Heritage Resource Management 361: Interpretive Programming explores foundational and applied issues in interpretive programming through a range of readings and assignments that deal with the purpose of museum interpretation, its central concepts and terminology, as well as the significant issues and debates in the field.
|Introduction to Museum Interpretation|
Silverman, Lois H. “Making Meaning Together: Lessons from the Field of American History,” in Reinventing the Museum: Historical and Contemporary Perspectives on the Paradigm Shift, edited by Gail Anderson. Walnut Creek, CA: AltaMira Press, 2004: 233–242. [Reprinted from the Journal of Museum Education 18, no. 3 (Fall 1993): 7–11].
|Informal and Formal Learning Strategies|
[Slideshow] Models of reconstructed buildings set into the floor at the Montreal Museum of Archaeology and History at Pointe Callière. Photos: Blaise MacMullin
These models appeal to many age groups and give visitors the chance to understand Montreal’s
|Interpretation in Museum Exhibitions|
Graham Black. “Applying the Principles of Interpretation to Museum Display,” in The Engaging Museum: Developing Museums for Visitor Involvement. London: Routledge, 2005, 177–210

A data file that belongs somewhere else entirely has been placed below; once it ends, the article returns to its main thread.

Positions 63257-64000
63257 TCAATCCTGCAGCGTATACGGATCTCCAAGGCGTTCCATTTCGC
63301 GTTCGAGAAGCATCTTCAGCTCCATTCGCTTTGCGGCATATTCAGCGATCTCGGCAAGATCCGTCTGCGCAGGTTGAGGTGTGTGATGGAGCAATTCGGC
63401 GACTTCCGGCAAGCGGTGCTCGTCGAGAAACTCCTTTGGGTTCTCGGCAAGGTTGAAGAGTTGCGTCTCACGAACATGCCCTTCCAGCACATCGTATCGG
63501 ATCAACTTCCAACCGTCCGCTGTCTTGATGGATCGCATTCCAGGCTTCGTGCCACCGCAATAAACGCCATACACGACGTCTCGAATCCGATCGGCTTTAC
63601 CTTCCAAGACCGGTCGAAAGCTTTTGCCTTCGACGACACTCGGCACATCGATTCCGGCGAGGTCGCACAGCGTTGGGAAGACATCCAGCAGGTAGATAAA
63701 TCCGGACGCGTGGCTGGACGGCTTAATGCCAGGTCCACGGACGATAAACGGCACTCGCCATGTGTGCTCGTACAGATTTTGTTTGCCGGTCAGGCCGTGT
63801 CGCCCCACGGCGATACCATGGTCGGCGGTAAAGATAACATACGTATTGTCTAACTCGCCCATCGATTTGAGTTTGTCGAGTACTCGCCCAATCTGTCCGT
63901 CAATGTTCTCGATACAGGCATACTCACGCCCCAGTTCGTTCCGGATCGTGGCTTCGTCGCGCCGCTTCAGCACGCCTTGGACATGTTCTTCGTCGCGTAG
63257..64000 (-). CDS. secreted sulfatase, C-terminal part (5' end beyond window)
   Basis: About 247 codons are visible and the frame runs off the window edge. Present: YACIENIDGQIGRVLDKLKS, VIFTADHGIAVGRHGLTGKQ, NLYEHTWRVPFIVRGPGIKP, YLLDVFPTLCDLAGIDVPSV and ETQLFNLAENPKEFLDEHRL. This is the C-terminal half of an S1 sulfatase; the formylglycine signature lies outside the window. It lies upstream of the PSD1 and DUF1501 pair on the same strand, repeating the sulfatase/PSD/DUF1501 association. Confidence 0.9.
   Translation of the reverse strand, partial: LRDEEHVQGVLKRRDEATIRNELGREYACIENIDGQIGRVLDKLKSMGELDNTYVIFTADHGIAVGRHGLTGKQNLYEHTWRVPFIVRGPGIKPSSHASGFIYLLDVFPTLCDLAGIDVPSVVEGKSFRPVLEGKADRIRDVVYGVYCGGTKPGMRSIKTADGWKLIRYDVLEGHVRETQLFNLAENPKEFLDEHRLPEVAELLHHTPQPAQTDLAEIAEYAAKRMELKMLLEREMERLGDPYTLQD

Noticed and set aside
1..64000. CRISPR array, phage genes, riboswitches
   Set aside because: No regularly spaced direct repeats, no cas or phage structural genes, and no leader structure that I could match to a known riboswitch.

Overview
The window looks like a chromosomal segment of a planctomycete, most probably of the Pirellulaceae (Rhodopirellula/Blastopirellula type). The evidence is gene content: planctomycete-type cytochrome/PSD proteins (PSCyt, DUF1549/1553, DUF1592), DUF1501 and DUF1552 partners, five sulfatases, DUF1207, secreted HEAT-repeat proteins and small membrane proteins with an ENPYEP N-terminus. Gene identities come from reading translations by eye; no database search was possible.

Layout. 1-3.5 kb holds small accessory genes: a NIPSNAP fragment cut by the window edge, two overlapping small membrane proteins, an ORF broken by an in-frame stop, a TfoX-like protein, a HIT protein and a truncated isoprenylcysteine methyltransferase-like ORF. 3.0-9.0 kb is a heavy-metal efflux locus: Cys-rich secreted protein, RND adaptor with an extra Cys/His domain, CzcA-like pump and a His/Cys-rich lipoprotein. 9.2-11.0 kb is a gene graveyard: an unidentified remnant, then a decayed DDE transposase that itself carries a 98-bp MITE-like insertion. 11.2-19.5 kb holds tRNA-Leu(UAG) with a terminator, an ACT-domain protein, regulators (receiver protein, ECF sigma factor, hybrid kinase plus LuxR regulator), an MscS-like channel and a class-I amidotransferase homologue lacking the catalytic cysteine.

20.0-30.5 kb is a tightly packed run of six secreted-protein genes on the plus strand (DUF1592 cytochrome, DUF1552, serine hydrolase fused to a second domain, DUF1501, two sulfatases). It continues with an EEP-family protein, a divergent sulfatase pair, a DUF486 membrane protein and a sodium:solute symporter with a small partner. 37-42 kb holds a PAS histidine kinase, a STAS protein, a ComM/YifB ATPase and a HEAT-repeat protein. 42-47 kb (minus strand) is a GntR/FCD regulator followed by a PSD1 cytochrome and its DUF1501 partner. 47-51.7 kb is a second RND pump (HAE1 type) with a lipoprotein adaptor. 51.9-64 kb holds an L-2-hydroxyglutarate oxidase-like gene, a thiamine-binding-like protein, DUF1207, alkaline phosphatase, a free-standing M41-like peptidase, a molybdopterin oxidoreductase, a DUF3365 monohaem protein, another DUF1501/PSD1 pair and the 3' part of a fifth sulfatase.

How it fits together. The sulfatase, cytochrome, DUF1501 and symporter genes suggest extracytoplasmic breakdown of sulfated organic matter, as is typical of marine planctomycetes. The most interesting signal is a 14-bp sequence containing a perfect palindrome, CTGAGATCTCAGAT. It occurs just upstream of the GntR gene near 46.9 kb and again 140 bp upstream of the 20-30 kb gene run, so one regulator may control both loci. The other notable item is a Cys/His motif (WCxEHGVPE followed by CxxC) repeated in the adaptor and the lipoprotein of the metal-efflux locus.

Note: If you are not automatically directed to the appropriate chapter, please go to the first reading in Section 4.
|Different Forms of Exhibition|
|Interpretation Using Print|
|June Fraser. “Signs of the Times.” Museum Practice 7, no. 2 (2002): 50–53.|
|Interpretation Using New Media|
|[Slideshow] New Media in heritage.|
|Canadian Museum of Nature: Interactive Displays|
|Bringing History Alive: First-, Second-, and Third-Person Interpretation|
|[Slideshow] Fortress of Louisbourg, National Historic Site of Canada, Cape Breton, Nova Scotia.|
Cheyney McKnight - video
|Community Co-Creation and Interpretation|
|School Programs in Museums|
|[Slideshow] Displays at the Canadian Museum of Civilization. Photo: Brigitte Hamon|
|Gillian Kydd. Beyond the Classroom. Gibsons, BC: Ivy Miller, 2008|